Aside from your child’s talent and tenacity, a headshot is one of the most important components in any actor’s career. Agents and casting directors see them by the hundreds on a daily basis, so you naturally want one that stands out. Competition is fierce, and you only have a few seconds to make an impression. The trick is getting a photo that captures your personality (or type) and presents you in a natural and professional manner. This is all easier said than done, but there are strategies for getting the headshot that tells your story perfectly.
Summer is winding down, and while child actors enjoy “no more pencils, no more books” as much as the next child, they’re just as vulnerable to what educators call the dreaded “summer slide.” Education, like acting, is a work in progress that is best improved by practice, practice, practice! We may be too far into the season to stop the slide, but there are things that young performers, parents, and family members can do to brush up on their education chops and get ready for the new year.
It’s been long accepted as fact that left-brained people are better equipped for more logical and analytical pursuits, like science and math, while their right-brained counterparts are more intuitive and creative, perfect for work in the arts. Regardless of where your perceived brain strengths lie, the truth of the matter is that successful actors should work to be mentally ambidextrous. Which of the following approaches to performing best describes you?
“It is the supreme art of the teacher to awaken joy in creative expression and knowledge.” ~Albert Einstein
Conventional wisdom tells us that all teachers have the potential to change the lives of students for the better, not only by dispensing information, but perhaps more importantly by being positive role models and helping to shape the adult that the student will one day become. And in spite of non-traditional settings, hectic schedules, and often high-profile students, studio teachers and on-set tutors possess that same potential to have a lasting influence on their charges.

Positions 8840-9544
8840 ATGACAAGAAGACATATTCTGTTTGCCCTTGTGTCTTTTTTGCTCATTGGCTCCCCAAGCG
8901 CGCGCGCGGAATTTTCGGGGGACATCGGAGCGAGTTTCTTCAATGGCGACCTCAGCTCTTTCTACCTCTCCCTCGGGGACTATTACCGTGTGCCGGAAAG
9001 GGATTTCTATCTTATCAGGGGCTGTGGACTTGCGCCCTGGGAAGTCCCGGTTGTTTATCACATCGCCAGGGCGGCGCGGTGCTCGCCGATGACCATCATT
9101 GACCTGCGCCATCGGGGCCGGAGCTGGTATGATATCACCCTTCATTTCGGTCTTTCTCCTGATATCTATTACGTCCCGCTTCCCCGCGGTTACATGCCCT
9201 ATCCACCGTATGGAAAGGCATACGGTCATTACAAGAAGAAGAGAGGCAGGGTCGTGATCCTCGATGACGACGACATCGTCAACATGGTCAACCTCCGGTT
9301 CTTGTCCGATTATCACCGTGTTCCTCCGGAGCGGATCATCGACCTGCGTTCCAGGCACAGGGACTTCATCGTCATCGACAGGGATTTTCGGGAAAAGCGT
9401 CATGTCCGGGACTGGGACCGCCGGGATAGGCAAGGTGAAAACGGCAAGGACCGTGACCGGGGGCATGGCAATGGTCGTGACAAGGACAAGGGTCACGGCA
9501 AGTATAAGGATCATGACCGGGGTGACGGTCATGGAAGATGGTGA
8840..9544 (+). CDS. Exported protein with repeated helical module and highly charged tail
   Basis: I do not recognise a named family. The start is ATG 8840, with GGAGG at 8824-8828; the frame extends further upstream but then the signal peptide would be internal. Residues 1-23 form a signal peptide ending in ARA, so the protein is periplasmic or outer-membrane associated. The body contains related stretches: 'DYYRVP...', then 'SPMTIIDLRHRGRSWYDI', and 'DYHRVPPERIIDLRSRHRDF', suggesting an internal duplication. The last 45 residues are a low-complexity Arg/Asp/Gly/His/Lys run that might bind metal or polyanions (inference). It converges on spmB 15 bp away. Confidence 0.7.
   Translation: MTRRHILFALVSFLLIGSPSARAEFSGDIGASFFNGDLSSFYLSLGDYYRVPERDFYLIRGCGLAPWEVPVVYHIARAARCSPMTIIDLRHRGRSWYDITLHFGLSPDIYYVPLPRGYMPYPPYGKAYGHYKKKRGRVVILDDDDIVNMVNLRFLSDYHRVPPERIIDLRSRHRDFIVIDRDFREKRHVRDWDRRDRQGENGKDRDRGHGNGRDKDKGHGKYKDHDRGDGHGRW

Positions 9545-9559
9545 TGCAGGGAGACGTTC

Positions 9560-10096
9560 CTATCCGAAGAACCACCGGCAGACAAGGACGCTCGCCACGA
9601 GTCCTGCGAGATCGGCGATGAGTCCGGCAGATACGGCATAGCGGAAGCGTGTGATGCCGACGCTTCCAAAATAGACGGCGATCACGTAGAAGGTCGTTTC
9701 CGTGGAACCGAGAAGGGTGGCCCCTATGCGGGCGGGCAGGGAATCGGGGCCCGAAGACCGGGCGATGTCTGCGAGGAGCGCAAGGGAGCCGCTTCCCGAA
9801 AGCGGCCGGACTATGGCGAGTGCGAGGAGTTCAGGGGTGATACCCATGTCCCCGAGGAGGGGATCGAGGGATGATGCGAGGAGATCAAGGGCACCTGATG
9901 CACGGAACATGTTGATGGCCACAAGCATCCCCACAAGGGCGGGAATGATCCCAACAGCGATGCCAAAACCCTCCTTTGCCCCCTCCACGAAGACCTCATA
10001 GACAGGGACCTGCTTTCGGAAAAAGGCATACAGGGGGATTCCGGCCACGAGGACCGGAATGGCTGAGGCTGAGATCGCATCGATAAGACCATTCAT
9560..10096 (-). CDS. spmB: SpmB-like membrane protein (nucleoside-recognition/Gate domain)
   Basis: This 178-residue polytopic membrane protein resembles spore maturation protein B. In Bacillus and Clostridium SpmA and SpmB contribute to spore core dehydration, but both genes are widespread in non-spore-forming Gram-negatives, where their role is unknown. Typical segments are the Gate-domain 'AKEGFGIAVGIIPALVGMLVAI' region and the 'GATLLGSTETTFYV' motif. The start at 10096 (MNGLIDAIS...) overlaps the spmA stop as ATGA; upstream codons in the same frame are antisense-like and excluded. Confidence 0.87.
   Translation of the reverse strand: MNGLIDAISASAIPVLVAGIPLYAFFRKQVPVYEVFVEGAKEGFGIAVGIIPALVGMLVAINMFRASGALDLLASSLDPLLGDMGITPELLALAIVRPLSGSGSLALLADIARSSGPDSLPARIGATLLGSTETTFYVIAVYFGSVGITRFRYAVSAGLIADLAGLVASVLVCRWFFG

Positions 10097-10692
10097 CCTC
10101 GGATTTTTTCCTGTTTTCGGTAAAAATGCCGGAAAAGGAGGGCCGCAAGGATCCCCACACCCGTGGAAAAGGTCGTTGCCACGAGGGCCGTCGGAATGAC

For parents of young performers, there’s often so much focus on the child landing or perfecting the big part that they find themselves struggling to find their own place in the process. A strong family support system is an important part of every young actor’s path to success, so you need to begin with an honest assessment of what is behind the pursuit of a career in show business. Assuming you’re in it for your child’s sake and not driven by a misguided personal need, there are two basic schools of thought concerning a parent’s role in show business.
In the first part of our interview with Steven, he discussed the personal challenges he faced when becoming a stage parent, the importance of understanding child labor laws, and why child actors should be the ones who define their success. In part two, Steven debunks the stereotype of the overbearing stage parent and highlights the essential role parents should play as partners in their young performer’s career.
Sally Gaglini has spent more than twenty-five years as a legal advisor for young performers and the companies for whom they work. Her commitment to child actors runs deep, as founder of the Gaglini Law Group, as an entertainment law teacher at Suffolk University, and in her work with lawmakers in creating the inaugural child performer law in Massachusetts.
We’re excited to continue our series of interviews with Hollywood parents and industry insiders who share their secrets of success for their children, clients, and families.
In part one of our conversation with Bonnie Wallace (BW), she discussed what inspired her to write her book, A Hollywood Parents Guide, its unique point of view, and how child actors and parents should define success. In the conclusion of our interview, Bonnie defines stage parents and discusses the importance of support systems and professional organizations to the child actor’s successful career.
Since we began in 1982, On Location Education (OLE) has been dedicated to helping young actors balance the demands of their careers and education. You could say balance in all things is something of a guiding principle for us, and it is with this in mind that we approached authors of several recent books targeted at young performers and their families who want to make a career out of show business.